Example personal professional development Plan
As higher education budgets for professional development have shrunk during the last few years, it has become more important than ever to plan your professional development goals in a meaningful way. What is it you want to accomplish in the next year? Do you want to become a better instructor, research a specific area, or just attain the funds to attend that great meeting? All of these are goals that you can use to design your comprehensive professional development plan.
With any project, the first item to address is to plan your goals for the year. Whether these are personal or professional, it is always good to have them written down, either in time for your yearly faculty summary or in a spreadsheet to document your progress. It also never hurts to have more than one, as long as you can realistically accomplish them in the time frame.
In this article I will show you an example of how to build out your professional development plan. For the example I am using one of my goals for last year: improving my online instructional techniques.
|Goals||Activities||Cost||Anticipated Results||Actual Results|
|IMPROVE ONLINE INSTRUCTIONAL TECHNIQUES|
For each goal you identify, you will want to list the activities that will help you accomplish that goal. These might include taking that Word 2010 class offered at your institution or attending a workshop or conference. However, to fulfill your goals, you have to realistically look at all the opportunities available. Can they be accomplished by getting a faculty book group together, attending on- campus faculty development activities, or planning to actually read all those journals on your desk this year? Whatever the activities, there should be a list of activities that help you reach your goal.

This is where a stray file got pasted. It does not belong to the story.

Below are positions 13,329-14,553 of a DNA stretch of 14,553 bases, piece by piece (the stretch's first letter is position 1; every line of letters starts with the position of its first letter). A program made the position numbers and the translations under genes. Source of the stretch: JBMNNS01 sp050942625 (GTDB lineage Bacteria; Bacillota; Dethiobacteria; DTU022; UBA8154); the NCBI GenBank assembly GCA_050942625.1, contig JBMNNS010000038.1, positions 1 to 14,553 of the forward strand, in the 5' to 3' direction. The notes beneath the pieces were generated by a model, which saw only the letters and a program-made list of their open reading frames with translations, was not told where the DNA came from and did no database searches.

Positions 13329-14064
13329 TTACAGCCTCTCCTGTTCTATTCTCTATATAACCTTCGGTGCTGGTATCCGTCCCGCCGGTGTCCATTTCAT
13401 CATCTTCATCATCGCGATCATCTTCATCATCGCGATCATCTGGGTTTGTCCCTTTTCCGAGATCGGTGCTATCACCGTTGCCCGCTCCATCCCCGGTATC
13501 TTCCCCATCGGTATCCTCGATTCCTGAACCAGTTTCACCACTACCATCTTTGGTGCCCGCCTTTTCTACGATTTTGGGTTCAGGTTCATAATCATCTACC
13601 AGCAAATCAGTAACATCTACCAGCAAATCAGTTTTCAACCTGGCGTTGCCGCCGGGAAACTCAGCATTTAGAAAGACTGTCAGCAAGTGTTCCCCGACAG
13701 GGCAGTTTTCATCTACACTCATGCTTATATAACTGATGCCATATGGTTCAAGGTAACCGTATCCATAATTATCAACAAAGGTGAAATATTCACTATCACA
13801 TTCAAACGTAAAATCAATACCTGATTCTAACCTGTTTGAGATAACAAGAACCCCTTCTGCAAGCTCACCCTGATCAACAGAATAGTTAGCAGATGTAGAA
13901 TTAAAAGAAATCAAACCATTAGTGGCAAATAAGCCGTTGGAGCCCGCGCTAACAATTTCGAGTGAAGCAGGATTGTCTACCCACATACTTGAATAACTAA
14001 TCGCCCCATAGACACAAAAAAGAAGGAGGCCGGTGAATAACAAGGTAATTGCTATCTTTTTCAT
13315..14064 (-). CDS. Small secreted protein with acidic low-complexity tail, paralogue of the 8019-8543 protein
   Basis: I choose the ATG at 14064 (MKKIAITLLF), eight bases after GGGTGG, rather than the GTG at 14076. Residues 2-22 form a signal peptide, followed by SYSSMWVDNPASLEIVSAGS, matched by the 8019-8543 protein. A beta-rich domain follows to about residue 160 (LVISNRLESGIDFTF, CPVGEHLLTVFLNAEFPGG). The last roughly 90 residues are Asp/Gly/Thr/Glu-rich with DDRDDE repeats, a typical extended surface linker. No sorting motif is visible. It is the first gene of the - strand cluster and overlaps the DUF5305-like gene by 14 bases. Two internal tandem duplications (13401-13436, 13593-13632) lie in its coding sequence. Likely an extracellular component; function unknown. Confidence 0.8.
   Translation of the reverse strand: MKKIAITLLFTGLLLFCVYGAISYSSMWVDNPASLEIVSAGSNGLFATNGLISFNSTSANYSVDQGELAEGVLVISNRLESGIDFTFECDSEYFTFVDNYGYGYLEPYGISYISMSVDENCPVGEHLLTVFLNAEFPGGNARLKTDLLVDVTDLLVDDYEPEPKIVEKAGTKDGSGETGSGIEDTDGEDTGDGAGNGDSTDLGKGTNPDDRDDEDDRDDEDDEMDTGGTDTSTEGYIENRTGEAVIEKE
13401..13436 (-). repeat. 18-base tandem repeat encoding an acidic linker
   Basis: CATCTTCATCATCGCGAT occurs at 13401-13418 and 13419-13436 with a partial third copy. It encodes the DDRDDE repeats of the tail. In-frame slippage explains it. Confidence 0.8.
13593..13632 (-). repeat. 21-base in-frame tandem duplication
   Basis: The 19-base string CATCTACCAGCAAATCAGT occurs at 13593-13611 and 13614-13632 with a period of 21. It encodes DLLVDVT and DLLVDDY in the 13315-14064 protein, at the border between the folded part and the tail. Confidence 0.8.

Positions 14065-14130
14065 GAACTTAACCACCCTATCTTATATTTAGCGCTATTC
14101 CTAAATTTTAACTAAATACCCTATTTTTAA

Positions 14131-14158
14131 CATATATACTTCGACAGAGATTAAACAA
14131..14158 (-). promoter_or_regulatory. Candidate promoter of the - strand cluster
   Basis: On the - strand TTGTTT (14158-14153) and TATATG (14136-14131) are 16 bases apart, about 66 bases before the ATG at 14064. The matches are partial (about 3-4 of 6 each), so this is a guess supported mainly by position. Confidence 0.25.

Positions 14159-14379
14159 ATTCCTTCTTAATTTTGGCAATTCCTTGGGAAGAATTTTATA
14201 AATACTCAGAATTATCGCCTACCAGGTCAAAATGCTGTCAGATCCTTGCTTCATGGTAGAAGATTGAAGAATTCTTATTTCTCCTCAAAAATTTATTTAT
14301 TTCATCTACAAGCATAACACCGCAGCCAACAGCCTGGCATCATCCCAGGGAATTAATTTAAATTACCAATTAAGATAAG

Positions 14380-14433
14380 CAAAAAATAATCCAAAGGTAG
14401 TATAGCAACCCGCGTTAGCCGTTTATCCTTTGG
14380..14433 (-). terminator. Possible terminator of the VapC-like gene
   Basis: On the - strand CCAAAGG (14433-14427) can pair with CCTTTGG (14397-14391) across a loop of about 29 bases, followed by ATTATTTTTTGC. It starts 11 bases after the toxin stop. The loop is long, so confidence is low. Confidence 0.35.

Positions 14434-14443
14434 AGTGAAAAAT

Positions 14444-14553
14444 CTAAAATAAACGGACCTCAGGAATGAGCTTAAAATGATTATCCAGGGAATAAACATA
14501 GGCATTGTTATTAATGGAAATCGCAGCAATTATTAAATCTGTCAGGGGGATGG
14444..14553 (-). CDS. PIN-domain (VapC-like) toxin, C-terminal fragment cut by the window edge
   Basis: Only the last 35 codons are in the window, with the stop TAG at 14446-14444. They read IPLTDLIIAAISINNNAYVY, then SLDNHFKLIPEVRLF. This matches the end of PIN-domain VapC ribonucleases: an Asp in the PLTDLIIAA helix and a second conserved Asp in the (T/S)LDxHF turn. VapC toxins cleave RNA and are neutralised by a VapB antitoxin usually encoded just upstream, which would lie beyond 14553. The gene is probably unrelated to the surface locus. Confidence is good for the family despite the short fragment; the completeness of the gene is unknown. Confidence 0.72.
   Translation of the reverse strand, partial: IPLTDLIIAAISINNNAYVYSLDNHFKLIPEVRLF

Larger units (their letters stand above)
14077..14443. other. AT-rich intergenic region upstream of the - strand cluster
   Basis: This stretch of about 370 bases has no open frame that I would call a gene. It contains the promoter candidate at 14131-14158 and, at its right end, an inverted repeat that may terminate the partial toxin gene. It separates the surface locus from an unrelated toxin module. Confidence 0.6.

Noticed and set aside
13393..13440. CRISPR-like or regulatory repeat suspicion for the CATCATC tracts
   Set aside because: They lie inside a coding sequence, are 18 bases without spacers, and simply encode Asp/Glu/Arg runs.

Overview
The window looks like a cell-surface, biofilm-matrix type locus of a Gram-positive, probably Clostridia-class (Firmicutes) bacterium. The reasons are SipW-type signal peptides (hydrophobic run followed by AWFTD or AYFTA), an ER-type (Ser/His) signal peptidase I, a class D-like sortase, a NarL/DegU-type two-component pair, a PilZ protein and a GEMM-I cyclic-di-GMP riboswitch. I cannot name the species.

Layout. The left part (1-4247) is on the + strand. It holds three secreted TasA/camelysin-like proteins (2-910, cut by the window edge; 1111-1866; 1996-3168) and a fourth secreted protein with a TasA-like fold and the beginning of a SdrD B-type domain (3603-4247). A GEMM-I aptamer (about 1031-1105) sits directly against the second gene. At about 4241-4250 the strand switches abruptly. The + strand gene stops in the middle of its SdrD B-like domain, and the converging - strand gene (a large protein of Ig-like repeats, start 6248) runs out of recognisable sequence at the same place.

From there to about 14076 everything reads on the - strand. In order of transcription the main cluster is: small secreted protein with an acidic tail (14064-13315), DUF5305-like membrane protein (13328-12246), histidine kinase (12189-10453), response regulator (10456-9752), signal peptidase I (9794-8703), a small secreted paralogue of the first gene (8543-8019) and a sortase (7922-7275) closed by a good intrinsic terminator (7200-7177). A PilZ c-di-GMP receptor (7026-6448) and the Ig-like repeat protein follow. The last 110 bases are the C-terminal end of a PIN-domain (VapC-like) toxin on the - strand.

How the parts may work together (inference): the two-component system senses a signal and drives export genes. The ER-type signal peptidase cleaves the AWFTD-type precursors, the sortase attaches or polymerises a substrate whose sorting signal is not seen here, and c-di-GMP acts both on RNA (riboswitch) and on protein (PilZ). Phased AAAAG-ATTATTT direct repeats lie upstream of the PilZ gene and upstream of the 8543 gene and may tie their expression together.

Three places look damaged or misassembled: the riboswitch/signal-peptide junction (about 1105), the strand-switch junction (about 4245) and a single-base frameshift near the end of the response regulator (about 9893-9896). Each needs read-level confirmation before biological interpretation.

|Attend on-campus session on using LMS|
|Read Faculty Focus reports on online strategies|
|Attend in-state conference|
|Participate in faculty reading group|
Ah yes, the all-important financial aspect. There might be federal, state or institution funds available to you. How much are the activities going to cost to help you meet your goals? Free is good, including things offered by your institution, online opportunities provided by other organizations, or books and journals you’ve wanted to get to anyway. If the cost is an out-of-pocket expense for you personally, write it down as such. If you are asking for travel and conference funds from your institution, better make sure you have a good handle on exactly what it going to cost.